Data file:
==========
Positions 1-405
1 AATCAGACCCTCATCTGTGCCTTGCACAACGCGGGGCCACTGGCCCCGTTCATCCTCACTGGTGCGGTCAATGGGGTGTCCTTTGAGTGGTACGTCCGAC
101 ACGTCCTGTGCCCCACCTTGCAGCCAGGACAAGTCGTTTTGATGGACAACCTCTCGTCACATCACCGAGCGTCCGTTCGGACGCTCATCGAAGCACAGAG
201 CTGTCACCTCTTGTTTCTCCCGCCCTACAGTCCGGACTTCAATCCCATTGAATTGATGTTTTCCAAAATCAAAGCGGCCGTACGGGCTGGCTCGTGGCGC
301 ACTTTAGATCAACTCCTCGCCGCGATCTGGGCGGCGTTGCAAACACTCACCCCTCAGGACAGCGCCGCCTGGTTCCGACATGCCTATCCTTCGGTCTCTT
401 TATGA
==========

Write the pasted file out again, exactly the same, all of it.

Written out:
Positions 1-405
1 AATCAGACCCTCATCTGTGCCTTGCACAACGCGGGGCCACTGGCCCCGTTCATCCTCACTGGTGCGGTCAATGGGGTGTCCTTTGAGTGGTACGTCCGAC
101 ACGTCCTGTGCCCCACCTTGCAGCCAGGACAAGTCGTTTTGATGGACAACCTCTCGTCACATCACCGAGCGTCCGTTCGGACGCTCATCGAAGCACAGAG
201 CTGTCACCTCTTGTTTCTCCCGCCCTACAGTCCGGACTTCAATCCCATTGAATTGATGTTTTCCAAAATCAAAGCGGCCGTACGGGCTGGCTCGTGGCGC
301 ACTTTAGATCAACTCCTCGCCGCGATCTGGGCGGCGTTGCAAACACTCACCCCTCAGGACAGCGCCGCCTGGTTCCGACATGCCTATCCTTCGGTCTCTT
401 TATGA